Movie

Documentaries surge back to relevance thanks to streaming, diversity

The term “documentary” doesn’t necessarily stir up as much excitement as “movie” does by a long shot. Movies evoke excitement, escapism and — let’s be realistic — binge-watching on the couch with friends on a Friday night because you were too cheap to pay cover at Lucy’s. “Documentary” brings back junior high history class, where my curmudgeon old teacher would wheel out an equally-as-old television set and pop in an outdated VHS that was actually a History Channel special taped over an episode of “Days of Our Lives.” Not much fun.

I would definitely rather shell out 13 bucks to see dancing technicolored trolls than watch Al Gore prove to me that I’m helping melt the ice caps and kill the polar bears. But tough-selling documentaries of the past have been remedied by rising power of streaming services.

Watching Al Gore talk environment doesn’t seem so bad when I’m only paying approximately a Chipotle bowl’s worth of money for a massive library of titles at my fingertips. Watching documentaries is becoming less of a homework assignment and more of a way to keep informed on topics that mainstream media may tend to pass over. Bring it on, Gore.

The Netflix era has helped rekindle documentary filmmakers’ confidence in knowing that there’s a willing and interested audience out there to consume their message, whether they’ll be watching from a dimmed theater or living room, and this year’s Best Documentary Oscar nominees prove that point. Even more notable, this year’s nominees are also the most racially diverse of any category in history — a record four out of five of the directors are African-American.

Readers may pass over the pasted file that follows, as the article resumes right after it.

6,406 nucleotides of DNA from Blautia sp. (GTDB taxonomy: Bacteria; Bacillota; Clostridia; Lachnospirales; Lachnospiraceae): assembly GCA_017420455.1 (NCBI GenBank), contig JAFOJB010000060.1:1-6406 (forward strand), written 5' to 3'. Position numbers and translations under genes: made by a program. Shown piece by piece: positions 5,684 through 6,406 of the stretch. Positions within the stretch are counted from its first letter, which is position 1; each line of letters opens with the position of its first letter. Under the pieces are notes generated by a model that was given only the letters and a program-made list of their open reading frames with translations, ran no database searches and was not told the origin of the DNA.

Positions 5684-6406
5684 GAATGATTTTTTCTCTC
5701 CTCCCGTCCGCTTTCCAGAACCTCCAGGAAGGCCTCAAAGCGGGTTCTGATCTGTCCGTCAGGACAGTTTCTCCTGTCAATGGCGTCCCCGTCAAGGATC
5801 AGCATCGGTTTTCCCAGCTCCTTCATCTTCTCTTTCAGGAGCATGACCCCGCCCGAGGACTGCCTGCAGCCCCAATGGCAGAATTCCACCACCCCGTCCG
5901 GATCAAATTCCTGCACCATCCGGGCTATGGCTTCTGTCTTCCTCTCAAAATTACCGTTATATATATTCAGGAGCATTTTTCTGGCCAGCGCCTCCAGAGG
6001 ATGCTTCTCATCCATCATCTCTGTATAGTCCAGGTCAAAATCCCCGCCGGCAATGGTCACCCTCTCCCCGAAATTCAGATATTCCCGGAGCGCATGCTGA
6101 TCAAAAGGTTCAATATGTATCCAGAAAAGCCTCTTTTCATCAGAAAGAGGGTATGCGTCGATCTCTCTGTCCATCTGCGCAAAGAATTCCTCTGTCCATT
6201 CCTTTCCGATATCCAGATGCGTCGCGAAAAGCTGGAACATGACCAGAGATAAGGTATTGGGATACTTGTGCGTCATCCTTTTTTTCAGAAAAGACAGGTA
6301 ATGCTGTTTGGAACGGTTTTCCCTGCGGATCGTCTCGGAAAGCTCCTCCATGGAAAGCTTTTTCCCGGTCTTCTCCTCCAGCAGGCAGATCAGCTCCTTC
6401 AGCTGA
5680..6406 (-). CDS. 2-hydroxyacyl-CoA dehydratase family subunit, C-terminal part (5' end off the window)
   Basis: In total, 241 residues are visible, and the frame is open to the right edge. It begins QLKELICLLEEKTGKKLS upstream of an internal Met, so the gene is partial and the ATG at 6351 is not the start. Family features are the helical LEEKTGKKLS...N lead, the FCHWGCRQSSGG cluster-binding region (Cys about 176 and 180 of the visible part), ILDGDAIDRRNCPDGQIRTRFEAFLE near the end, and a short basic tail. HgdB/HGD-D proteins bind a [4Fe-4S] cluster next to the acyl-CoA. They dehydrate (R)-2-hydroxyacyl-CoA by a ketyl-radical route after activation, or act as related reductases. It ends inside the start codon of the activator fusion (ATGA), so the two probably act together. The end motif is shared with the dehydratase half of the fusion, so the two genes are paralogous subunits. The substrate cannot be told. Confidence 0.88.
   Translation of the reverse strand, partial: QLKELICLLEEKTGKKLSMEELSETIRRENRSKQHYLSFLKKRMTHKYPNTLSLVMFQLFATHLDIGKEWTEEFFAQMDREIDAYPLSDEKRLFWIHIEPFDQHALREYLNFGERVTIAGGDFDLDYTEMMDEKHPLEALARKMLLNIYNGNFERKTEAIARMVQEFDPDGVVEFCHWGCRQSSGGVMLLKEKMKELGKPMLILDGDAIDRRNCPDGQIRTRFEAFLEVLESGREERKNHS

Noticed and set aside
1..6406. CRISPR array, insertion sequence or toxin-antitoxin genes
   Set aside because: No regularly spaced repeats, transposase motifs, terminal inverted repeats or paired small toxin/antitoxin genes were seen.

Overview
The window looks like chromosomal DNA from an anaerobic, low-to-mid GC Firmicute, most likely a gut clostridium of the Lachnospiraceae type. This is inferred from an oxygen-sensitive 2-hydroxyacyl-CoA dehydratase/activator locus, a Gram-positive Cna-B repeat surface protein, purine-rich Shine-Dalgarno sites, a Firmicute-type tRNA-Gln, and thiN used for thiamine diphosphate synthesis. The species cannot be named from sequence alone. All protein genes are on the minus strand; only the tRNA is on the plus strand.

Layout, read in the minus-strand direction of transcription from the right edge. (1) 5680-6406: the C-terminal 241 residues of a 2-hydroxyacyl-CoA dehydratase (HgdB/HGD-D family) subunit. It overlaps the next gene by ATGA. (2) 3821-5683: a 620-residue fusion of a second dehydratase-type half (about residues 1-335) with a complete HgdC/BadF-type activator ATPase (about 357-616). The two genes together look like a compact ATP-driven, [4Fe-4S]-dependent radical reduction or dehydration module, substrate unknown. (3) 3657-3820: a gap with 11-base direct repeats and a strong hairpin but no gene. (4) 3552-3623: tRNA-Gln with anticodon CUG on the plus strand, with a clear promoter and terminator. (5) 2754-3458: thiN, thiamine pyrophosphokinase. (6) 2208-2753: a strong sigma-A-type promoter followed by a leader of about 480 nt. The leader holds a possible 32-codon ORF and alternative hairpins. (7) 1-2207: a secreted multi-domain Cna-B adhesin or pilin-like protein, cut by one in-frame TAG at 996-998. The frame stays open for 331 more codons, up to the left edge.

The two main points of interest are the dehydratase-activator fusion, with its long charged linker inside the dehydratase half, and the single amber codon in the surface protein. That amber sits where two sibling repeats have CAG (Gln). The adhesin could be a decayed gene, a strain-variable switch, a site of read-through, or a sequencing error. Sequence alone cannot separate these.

This year’s crop of nominees number more than any other previous slate of documentary nominees. Not only that, but they deal strictly with topics that have become pinnacle issues for liberal-minded Americans in particular. Racial tensions, immigration crises and children with autism are the main focuses of the five films: “O.J.: Made in America,” “13th,” “I am Not Your Negro,” “Fire at Sea,” and “Life, Animated.” While we all know by now that Hollywood skews pretty left these days, none of these movies seem like they’ll be on Trump’s watch list any time soon.

Roger Williams, the director of “Life, Animated” told the Los Angeles Times: “The documentary community has been about covering stories that don’t get covered much in the mainstream media, and I think we are much more open to issues of otherness.”

These “issues of otherness” the nightly news tends to not delve too deep into shine in the documentary format, where the filmmaker can take their own stance and welcome audiences into their perspective. To approach the polarizing topics of racism, immigration and autism via a film instead of a newscast is a much more engaging way of informing an audience of a particular viewpoint.

The boost in documentary viewership combined with Hollywood’s new attitude towards tougher topics has given documentaries new legs. This is a definite change from being the “starving artist” of film, but another marked change is shifting in nominees given last year’s #OscarsSoWhite. According to data from Statista, documentary viewership on television is up from 70 million in 2009 to 94 million in 2016.

“O.J.” is streaming on Hulu, “13th” is on Netflix and “Life, Animated” is on Amazon. Stream away, streamers.

Lilly Stuecklen is a junior television, radio and film major. Her column appears weekly in Pulp. She can be reached on Twitter @Stuecks or by email at lsstueck@syr.edu.

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